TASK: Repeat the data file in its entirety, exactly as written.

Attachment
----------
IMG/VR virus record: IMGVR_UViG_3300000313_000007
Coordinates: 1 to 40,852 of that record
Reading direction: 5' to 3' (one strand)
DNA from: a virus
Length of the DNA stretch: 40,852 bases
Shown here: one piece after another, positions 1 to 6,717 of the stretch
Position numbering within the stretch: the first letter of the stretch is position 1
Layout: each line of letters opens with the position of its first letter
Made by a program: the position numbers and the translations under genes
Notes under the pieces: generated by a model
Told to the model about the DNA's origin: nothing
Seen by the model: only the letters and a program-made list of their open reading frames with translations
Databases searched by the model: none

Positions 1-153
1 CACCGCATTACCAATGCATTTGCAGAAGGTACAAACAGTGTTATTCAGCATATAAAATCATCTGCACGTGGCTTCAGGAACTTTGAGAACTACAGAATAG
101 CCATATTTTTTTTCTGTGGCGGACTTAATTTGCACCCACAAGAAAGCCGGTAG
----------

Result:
IMG/VR virus record: IMGVR_UViG_3300000313_000007
Coordinates: 1 to 40,852 of that record
Reading direction: 5' to 3' (one strand)
DNA from: a virus
Length of the DNA stretch: 40,852 bases
Shown here: one piece after another, positions 1 to 6,717 of the stretch
Position numbering within the stretch: the first letter of the stretch is position 1
Layout: each line of letters opens with the position of its first letter
Made by a program: the position numbers and the translations under genes
Notes under the pieces: generated by a model
Told to the model about the DNA's origin: nothing
Seen by the model: only the letters and a program-made list of their open reading frames with translations
Databases searched by the model: none

Positions 1-153
1 CACCGCATTACCAATGCATTTGCAGAAGGTACAAACAGTGTTATTCAGCATATAAAATCATCTGCACGTGGCTTCAGGAACTTTGAGAACTACAGAATAG
101 CCATATTTTTTTTCTGTGGCGGACTTAATTTGCACCCACAAGAAAGCCGGTAG